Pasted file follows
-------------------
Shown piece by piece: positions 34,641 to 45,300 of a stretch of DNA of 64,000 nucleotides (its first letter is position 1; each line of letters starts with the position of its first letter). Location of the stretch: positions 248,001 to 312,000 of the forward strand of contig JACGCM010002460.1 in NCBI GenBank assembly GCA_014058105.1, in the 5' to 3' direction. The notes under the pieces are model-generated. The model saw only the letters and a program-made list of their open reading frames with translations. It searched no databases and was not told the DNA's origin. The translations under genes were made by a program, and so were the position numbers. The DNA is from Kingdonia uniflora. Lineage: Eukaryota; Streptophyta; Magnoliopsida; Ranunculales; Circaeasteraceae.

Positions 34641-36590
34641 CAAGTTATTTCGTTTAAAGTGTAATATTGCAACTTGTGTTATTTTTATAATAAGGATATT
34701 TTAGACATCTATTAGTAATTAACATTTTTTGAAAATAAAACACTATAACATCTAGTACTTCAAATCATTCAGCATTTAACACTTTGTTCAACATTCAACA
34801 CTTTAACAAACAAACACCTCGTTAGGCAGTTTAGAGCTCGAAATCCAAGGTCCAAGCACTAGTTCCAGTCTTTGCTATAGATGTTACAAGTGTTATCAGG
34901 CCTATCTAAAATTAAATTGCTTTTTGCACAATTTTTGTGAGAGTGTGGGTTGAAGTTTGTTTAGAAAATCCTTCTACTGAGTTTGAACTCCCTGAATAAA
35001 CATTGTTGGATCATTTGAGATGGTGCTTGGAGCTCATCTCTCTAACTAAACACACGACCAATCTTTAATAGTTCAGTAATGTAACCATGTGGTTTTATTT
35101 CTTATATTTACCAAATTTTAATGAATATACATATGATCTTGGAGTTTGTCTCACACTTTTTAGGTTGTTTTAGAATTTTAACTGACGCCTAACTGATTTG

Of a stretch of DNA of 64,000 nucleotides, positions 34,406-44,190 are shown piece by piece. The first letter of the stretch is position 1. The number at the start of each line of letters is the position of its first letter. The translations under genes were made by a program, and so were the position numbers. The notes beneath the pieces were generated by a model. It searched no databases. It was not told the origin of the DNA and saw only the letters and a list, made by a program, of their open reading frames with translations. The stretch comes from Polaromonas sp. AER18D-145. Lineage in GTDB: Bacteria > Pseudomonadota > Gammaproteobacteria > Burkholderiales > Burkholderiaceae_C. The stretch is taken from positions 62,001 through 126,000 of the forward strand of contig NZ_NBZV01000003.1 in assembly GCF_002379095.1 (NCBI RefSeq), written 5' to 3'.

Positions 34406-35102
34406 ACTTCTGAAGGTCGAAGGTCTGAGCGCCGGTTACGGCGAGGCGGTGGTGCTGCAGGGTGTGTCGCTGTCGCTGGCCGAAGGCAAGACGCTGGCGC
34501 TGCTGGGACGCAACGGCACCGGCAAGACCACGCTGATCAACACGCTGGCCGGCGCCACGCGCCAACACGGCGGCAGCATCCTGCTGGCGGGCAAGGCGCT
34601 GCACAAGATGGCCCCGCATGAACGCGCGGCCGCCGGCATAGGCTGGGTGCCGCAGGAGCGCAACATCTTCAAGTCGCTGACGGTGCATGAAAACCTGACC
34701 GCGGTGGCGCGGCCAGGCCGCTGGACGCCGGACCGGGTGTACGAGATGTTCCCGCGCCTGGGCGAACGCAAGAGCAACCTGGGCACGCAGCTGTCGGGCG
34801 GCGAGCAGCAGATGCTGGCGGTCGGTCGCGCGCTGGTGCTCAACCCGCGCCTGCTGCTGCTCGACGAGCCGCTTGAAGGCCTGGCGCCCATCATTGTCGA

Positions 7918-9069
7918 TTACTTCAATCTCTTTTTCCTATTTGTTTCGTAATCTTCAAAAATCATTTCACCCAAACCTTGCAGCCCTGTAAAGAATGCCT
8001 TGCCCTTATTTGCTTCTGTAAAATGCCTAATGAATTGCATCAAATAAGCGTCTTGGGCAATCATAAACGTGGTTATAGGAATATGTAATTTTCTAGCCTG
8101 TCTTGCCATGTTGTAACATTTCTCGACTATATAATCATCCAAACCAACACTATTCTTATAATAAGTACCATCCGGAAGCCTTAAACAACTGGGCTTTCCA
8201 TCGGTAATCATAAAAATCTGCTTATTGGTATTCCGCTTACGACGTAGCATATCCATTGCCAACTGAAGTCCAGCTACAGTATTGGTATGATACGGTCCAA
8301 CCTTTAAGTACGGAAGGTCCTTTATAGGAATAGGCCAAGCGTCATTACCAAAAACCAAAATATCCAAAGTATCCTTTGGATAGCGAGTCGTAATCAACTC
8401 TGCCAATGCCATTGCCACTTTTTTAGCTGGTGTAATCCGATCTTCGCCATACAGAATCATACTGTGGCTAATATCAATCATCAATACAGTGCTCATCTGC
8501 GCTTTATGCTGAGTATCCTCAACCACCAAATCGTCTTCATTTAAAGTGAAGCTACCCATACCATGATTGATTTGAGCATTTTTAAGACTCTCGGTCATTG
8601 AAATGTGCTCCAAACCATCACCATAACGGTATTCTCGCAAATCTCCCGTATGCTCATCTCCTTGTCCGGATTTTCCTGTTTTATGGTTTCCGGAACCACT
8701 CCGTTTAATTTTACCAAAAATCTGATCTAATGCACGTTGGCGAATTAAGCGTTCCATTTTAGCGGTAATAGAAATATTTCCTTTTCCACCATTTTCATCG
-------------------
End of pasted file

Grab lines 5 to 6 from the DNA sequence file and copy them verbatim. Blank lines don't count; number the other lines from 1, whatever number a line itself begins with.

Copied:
34801 CTTTAACAAACAAACACCTCGTTAGGCAGTTTAGAGCTCGAAATCCAAGGTCCAAGCACTAGTTCCAGTCTTTGCTATAGATGTTACAAGTGTTATCAGG
34901 CCTATCTAAAATTAAATTGCTTTTTGCACAATTTTTGTGAGAGTGTGGGTTGAAGTTTGTTTAGAAAATCCTTCTACTGAGTTTGAACTCCCTGAATAAA